SUN Hockey Pool

Game on for hockey talk

ROB BRODIE -- Ottawa Sun

, Last Updated: 8:27 AM ET

It wasn't rock bottom yet, but it sure felt like it. And it spoke volumes.

"The night we won (world) junior gold in Grand Forks," Hockey Night in Canada host Ron MacLean was saying the other day, "I was introducing The Pink Panther at the Leaside Arena in (East York).

"That's how desperate the hockey year was for me."

While MacLean now admits Movie Night in Canada -- and the small-town rinks he visited along the way -- "kind of revived my faith in hockey," make no mistake about this.

None of it was a replacement for the Stanley Cup playoffs that were killed by the NHL lockout. Or the buzz he felt at arenas around the league when all was normal with the world.

Just like it is again. Finally.

"We're back to what really matters," said Doug Beeforth, the president of Rogers Sportsnet, which owns regional rights to all six Canadian teams, including the Senators. "I don't think anyone thought (the lockout) would go as long as it did."

Now comes the matter of luring the viewers and the fans back to the NHL. In some U.S. markets, it will be a mammoth undertaking.

But Canadian broadcasters will tell you a vastly different tale.

"I thought awhile ago that there would be a short period where Canadian fans would punish hockey and punish the players for what they did," said Beeforth. "But all of a sudden, everyone is talking hockey and the more I hear it, the more it leads me to believe there won't be anybody on the sidelines.

"Now I wonder whether this might be the most anticipated season in a long, long time. My attitude is very bullish now. I think we're going to come back with a bang."

"It never ceases to amaze me," added Rick Chisholm, TSN's senior VP of production. "Everyone's talking hockey, and they're talking about it positively."

Evidence is growing to back up those sentiments:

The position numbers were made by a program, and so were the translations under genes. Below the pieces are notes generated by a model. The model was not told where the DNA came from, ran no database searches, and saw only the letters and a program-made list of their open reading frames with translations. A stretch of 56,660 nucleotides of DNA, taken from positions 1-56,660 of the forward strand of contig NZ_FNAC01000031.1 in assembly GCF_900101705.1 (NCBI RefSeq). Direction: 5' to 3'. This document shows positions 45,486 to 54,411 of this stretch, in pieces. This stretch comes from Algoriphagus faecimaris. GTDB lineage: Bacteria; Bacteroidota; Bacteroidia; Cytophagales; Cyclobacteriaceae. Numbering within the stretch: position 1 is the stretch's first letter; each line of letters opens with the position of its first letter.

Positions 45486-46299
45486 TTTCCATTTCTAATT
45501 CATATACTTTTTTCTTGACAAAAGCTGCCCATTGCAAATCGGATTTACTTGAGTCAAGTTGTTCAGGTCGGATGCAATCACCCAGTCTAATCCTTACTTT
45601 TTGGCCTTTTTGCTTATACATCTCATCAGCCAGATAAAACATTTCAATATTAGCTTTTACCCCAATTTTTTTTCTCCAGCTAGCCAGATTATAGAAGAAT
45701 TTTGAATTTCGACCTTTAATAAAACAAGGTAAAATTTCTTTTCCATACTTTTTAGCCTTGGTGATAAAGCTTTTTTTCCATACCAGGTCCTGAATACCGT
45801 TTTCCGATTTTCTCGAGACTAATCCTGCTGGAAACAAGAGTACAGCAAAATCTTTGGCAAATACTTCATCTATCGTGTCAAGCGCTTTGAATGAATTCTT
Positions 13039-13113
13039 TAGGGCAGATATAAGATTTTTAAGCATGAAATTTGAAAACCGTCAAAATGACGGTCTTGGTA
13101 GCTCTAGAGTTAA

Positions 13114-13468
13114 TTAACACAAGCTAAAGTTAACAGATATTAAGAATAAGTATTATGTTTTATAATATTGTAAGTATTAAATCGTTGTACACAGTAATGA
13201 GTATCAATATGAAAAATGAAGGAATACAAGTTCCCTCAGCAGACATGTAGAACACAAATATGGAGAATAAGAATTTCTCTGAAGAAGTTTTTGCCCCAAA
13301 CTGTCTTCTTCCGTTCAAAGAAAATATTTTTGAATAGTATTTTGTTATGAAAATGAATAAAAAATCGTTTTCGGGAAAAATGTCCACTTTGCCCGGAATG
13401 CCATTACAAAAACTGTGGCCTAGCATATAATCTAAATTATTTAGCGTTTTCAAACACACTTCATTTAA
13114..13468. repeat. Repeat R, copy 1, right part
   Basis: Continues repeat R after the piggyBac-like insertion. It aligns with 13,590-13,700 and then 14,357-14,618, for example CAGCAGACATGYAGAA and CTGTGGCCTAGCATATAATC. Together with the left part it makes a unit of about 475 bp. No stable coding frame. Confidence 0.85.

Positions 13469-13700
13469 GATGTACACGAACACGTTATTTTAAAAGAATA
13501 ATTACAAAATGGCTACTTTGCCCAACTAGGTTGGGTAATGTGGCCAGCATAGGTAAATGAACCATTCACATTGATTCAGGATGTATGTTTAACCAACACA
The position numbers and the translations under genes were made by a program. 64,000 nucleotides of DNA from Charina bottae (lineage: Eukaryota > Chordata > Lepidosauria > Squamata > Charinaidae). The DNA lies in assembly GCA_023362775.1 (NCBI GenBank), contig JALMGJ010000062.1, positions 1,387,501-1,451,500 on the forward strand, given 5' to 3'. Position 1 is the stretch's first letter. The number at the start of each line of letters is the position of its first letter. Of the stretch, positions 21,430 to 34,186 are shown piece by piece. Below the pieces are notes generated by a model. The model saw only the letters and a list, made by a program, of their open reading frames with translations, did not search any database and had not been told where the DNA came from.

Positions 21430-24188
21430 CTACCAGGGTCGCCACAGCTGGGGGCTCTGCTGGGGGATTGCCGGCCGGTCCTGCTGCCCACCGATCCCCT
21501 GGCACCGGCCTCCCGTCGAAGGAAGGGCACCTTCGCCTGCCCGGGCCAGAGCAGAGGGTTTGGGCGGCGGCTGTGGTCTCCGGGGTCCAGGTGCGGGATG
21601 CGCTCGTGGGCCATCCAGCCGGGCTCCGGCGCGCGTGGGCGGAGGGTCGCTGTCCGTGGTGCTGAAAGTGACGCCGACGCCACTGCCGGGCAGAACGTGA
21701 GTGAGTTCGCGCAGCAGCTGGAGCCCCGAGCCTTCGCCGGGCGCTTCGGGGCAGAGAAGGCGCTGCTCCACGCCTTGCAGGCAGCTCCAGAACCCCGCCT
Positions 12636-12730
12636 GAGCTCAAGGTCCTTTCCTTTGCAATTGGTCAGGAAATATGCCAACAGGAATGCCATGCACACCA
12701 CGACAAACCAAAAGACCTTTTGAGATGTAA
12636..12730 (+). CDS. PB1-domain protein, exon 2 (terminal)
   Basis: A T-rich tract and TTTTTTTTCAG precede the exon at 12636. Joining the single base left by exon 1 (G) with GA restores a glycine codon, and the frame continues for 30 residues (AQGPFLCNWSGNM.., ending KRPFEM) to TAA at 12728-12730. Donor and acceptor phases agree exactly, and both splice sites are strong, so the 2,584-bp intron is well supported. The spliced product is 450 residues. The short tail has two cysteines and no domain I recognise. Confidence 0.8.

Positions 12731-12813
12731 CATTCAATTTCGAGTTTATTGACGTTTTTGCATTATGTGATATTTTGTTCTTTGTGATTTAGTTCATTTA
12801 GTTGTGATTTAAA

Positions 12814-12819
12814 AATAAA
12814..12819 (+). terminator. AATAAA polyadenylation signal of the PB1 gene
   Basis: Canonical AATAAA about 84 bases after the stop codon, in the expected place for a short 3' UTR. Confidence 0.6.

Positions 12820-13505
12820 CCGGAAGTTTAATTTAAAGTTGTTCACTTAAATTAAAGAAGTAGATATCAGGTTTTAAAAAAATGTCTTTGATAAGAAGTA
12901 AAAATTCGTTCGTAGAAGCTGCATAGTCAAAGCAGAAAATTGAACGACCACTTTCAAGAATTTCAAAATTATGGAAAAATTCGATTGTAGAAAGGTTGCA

- CBC reports Hockey Night has more than a dozen confirmed sponsors lined up for the 2005-06 season. And none of them at a discounted rate, said Rene Bertrand, CBC's executive director of media sales.

"That would suggest the demand is equal to or stronger than what we had (in 2003-04)," he said.

- More than 500,000 Canadian viewers watched last Friday's draft lottery -- 378,000 on TSN, another 137,000 on RDS. The two networks had a national audience reach of 1.871 million viewers. RDS' website set a one-day record with 2.6 million page views. TSN.ca recorded 3.44 million.

The buzz surrounding the world juniors and Memorial Cup in London were tangible reminders to Canadians that while the NHL was ailing, the game they love surely wasn't.

"A lot of us found out (during the lockout) what an absolutely important part of our culture in Canada the hockey rink is," new Hockey Night voice Jim Hughson said during a conference call Wednesday. "That didn't go away. The game at the NHL level could come back as strong or stronger than ever because of that."

Said Beeforth: "Canadians seemed to have moved beyond any annoyance or resentment (toward the NHL). They've been thirsty for a long time, and the truck with all the water bottles has arrived.

"They can have as much to drink now as they want."


Videos

Photos